Mind blowing realization about IR

ajw22

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I should have known this, and it's so blindingly obvious now, but I simply never questioned it. I apologize if this isn't news to anyone, but...
I always thought that the IR value of a cell is a stable fixed number that only changes with age. A convenient value that an IR tester spits out in seconds, from which the approximate age and health of a cell can be derived.

Not so fast... it also changes significantly with SoC and temperature!
All those times the camera refused to work in the cold? => Because the battery IR gets high when cold!
Camera coming back to life when you rub the battery warm? => Because the IR gets low when warm!
When the cordless drill loses that "Umpf" towards the end? => Because the battery IR gets high as SoC drops! (and the lower voltage)

So if any of you tested IR of nearly empty cells in a cold place... you might want to retest those cells after charging and warming up.


Here's a nice graph, link to paper below. Even a brand new cell could show 100+mOhm of resistance when at 10C and less than 10%SoC!
1610188352311.png
 

Bubba

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Based on the information I see, Fig 3 for example, SOC has no real effect on the Internal Resistance factor. SOC for 1kHz tester such as YR1035 or RC3563 is basically also irrelevant if done at room temperature.
I always measure my cells at room temperature.

Be careful reading that report, they gather the results while charging or discharging. The results can be quite a bit different from an idle cell.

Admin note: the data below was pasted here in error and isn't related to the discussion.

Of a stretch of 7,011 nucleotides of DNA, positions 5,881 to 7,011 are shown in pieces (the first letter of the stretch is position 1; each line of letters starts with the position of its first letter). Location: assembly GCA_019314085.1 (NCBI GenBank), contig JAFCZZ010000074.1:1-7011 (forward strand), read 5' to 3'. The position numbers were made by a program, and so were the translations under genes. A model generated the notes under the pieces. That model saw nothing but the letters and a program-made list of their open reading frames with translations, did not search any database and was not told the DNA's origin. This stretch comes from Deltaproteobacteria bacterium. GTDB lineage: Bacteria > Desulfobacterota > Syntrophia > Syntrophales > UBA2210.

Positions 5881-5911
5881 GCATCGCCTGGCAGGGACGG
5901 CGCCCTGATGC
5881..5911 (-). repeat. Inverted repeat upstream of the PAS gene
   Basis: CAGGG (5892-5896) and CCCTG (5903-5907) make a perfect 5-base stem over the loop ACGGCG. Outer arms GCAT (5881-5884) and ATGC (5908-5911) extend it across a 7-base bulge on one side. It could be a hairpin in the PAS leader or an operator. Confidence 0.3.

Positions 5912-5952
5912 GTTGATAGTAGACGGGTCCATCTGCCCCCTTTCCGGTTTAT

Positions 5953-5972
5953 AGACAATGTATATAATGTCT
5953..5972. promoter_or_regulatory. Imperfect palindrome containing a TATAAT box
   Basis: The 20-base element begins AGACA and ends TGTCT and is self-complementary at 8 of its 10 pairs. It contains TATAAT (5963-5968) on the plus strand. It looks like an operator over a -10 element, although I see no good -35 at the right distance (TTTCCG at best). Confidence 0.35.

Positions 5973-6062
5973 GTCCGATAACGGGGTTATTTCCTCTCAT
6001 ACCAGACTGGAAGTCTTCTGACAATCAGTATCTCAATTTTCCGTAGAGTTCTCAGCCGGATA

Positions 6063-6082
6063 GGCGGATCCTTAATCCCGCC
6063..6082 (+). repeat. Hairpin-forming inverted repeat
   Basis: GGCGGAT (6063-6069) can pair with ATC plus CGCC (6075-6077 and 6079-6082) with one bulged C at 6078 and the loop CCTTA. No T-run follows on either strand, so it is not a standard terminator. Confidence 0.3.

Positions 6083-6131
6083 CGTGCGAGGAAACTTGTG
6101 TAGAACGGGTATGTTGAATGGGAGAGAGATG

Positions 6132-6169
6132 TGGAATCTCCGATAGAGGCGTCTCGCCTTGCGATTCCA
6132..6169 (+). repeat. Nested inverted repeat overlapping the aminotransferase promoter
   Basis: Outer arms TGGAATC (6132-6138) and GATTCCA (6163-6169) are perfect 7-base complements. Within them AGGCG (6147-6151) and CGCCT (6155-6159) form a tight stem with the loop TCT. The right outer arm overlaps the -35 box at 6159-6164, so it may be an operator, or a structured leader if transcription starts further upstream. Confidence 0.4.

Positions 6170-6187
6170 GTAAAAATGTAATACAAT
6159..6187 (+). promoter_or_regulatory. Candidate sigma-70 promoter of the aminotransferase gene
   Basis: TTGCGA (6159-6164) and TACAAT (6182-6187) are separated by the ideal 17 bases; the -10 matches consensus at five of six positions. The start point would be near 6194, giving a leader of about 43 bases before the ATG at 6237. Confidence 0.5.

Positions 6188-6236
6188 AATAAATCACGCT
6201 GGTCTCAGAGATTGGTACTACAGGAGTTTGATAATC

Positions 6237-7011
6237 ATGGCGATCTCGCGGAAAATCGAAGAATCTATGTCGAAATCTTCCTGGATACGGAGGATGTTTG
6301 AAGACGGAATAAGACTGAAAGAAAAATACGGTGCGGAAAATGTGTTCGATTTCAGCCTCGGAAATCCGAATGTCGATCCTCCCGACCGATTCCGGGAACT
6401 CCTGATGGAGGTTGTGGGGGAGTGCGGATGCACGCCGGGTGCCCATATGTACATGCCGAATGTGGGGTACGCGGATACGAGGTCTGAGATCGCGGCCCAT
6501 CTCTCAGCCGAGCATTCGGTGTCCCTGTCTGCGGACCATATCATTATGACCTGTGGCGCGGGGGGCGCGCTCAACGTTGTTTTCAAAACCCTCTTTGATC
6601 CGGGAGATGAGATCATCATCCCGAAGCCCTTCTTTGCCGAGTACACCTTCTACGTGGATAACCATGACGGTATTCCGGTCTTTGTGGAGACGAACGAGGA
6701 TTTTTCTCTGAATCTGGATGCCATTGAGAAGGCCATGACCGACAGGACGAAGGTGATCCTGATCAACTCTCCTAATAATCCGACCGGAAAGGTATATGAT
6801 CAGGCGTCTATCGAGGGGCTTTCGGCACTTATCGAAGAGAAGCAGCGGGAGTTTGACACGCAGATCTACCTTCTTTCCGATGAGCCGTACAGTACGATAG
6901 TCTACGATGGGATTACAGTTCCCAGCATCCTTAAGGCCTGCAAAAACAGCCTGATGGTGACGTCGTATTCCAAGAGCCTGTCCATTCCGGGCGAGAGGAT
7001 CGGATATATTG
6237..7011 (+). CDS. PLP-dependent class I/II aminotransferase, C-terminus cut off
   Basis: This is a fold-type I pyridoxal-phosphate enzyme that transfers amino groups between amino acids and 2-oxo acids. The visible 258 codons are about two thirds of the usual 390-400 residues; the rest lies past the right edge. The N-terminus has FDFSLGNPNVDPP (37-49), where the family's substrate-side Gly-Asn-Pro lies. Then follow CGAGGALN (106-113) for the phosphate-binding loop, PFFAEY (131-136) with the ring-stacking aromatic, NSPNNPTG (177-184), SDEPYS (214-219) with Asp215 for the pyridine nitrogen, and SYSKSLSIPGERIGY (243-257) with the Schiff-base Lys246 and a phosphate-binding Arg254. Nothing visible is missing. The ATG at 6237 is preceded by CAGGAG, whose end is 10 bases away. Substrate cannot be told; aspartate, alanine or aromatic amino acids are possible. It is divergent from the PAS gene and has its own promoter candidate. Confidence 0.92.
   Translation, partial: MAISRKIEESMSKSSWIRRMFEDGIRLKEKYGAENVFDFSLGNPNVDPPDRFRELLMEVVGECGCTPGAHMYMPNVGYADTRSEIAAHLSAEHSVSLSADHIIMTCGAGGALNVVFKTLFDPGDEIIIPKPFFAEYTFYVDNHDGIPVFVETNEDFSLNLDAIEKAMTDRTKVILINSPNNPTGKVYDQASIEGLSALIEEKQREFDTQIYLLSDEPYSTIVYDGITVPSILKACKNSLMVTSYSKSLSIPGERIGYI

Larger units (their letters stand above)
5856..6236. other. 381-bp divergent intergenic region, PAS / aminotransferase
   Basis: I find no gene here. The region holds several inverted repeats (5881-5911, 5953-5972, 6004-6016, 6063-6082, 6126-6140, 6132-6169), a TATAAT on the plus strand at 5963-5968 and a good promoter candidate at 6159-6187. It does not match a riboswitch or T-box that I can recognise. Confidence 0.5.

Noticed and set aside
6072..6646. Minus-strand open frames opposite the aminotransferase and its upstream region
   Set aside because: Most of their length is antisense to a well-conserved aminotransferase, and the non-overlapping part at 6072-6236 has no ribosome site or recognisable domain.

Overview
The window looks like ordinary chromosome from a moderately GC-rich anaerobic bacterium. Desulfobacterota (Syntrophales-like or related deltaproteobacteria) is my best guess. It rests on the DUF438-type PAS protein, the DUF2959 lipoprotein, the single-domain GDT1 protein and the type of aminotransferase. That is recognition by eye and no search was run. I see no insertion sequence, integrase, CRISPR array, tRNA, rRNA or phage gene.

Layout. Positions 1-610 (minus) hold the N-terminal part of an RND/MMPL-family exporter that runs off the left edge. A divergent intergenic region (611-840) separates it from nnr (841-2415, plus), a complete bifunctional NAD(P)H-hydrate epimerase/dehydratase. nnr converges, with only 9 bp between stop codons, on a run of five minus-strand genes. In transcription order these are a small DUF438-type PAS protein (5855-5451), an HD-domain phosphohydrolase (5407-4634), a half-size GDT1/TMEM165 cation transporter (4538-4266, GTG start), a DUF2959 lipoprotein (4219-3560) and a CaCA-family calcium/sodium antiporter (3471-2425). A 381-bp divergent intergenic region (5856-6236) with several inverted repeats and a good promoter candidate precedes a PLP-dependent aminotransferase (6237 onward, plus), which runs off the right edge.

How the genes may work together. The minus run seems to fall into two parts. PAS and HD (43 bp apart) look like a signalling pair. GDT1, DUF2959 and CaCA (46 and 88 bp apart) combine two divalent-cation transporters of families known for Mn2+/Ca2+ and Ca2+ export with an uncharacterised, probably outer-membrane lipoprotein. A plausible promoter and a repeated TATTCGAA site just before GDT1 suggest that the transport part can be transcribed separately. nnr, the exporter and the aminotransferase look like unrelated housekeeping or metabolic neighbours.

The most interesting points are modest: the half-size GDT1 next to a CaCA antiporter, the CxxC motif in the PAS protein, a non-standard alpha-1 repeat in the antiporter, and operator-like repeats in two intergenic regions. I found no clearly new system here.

OffGridInTheCity

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I'm not educated/scientific on IR they way you guys are... but I did have an experience where I built some packs with very high IR - e.g. Green Sony G5/G7s with 200+ mOhm IR per OPUS - and put them in series with 'regular packs' of 60mOhm per OPUS in a 14s. Its was 5 Sony packs to 9 regular packs. The Sony packs would swing *wildly* up/down the voltage range when charging/discharging compared to the others. I'm talking an entire 1/2 volt higher and lower kind of thing. The ah/pack was the same and the in/out on each cell was 200mah'ish range. The ambient was steady - e.g. there was no heat/warm cells or anything like that.

I put this down to IR and have respected IR ever since. These days I make sure packs have similar IR and compatible discharge curves (as @Wolf has shown in many tests) and I've never had such a wild swing since. I put all the Sony's together into 1 battery in an APC and they balance OK. This doesn't prove IR was the cause - but its my working theory and was my 'ah ha' moment :)
 

Bubba